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Poetry Magnum Opus

The Prisoner


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There are seven pillars of Gothic mould,
In Chillon's dungeons deep and old,
There are seven columns, massy and grey,
Dim with a dull imprison'd ray,
A sunbeam which hath lost its way,


I hear the echoes of your rhyme

through the prism of broken time,

direct and urgent, the words condign,

sharp and clear in their design.


In your day you were all the rage,

a prisoner in a gilded cage;

sultry, arrogant, perhaps confused,

whispered about and roundly abused.


The first pop star, but very alone,

with surging heart and glance of stone,

your verse still reads quite pure and well,

but private life just went to hell.


They chain'd us each to a column stone,

And we were three—yet, each alone;
We could not move a single pace,
We could not see each other's face,
But with that pale and livid light
That made us strangers in our sight:
The girls, the ladies, the sneer and flout,
were not what you were really about;
that damned club foot was another thing.
the pain and anger that made you sing.
It's very hard to be who you are,
when nobody else is really a star;
you tried, I know, with other rhymers,
but turned away from social climbers.
Your death was good, fighting for Greece,
it was time to find quick final release:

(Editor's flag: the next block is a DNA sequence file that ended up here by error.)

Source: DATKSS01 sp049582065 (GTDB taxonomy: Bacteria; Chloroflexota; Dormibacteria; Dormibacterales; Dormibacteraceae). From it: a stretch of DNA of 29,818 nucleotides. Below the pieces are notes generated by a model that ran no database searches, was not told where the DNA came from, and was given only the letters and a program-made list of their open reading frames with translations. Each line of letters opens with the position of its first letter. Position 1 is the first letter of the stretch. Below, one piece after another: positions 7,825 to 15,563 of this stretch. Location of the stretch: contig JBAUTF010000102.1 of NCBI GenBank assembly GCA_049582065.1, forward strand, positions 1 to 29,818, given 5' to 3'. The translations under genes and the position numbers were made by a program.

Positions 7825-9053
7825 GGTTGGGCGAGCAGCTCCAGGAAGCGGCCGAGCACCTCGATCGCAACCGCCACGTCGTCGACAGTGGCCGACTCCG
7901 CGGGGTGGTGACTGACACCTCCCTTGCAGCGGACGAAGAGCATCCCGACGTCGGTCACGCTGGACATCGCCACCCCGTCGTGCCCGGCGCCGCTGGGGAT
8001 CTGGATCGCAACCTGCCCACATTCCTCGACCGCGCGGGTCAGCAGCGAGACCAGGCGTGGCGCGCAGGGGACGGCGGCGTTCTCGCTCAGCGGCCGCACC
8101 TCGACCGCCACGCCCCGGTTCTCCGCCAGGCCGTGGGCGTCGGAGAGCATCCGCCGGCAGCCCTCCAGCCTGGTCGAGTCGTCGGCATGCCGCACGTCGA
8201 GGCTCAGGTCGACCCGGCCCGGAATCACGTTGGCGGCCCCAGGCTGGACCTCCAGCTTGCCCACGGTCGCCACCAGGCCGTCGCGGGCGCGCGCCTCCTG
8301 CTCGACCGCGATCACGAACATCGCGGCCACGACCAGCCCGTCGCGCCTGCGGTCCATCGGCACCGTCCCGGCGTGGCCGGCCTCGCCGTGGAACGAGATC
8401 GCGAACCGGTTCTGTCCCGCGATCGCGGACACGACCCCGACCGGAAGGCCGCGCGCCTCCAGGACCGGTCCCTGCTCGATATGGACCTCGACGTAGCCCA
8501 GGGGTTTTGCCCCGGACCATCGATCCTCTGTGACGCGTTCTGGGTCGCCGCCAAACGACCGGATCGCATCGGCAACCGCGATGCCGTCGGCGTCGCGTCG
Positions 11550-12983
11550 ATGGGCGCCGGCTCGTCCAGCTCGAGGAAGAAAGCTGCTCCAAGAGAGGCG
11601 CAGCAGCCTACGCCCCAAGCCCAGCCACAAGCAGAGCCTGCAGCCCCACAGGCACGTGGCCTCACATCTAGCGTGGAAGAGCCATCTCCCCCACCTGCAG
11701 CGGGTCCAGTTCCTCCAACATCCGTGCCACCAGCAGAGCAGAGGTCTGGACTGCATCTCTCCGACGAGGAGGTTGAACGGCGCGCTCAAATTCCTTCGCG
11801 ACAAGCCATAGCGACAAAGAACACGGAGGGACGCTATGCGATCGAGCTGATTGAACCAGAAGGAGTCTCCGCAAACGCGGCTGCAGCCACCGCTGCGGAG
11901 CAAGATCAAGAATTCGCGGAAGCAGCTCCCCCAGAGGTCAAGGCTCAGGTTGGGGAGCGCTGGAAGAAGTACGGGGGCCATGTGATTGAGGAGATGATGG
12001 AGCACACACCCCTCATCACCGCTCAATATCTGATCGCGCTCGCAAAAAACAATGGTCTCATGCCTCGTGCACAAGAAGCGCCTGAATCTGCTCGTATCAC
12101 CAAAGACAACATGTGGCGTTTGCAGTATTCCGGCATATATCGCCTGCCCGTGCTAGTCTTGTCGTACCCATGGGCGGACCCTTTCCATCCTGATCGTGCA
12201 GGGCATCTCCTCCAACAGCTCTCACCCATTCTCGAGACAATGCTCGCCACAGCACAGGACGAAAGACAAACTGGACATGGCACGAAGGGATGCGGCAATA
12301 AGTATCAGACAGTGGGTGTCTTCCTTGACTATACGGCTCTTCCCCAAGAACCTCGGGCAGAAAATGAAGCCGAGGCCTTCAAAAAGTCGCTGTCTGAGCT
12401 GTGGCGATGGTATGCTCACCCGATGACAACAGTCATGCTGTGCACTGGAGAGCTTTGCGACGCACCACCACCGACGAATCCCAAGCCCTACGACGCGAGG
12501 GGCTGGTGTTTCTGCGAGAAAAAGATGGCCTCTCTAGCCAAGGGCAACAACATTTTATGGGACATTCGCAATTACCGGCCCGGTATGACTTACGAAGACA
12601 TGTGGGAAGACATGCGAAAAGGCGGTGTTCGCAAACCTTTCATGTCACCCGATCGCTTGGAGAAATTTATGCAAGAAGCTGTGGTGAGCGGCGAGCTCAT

romantic poets should die when young,
romantic heroes should always die young.

Drown your sorrows in drink, by all means, but the real sorrows can swim

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Interesting and made me ponder. Stop doing that! Dying young is way overrated, even for heroes. So is growing old. This poem will live in my shriveled head. Lord Byron would be proud.

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Fascinating comparison with the 'pop star guilded cage' culture of today. And you are right about his work that “still reads quite pure and well”. Your own well toned lines prompted me back to read The Prisoner of Chillon; and I thank you for your insight to a celebrated, if somewhat controversial giant of literature. B.

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Playful and profound, quite a feat! The tone is perfect, the reader's engagement quite spectacular.


Thanks Bren!



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David W. Parsley

As usual, if I don't dive in soon enough, Paco, Ben, and Doc get in all the juicy comments. I still might slip in ahead of Tinker and Tony.


As a tweenager, "The Prisoner of Chillon" was my favorite poem, period. I went back to it a couple years back, wondering if the late middle age version of myself would be disappointed. Not at all. The poem still brings a unique song to whatever dungeon you dwell - "I never saw his likeness more."


This is a respectful, though wry, tribute to the poem and its author, and perhaps a psychological find regarding the empathy felt by this memorable Romantic who "woke to find [him]self famous."


Thanks Bren,

- Dave

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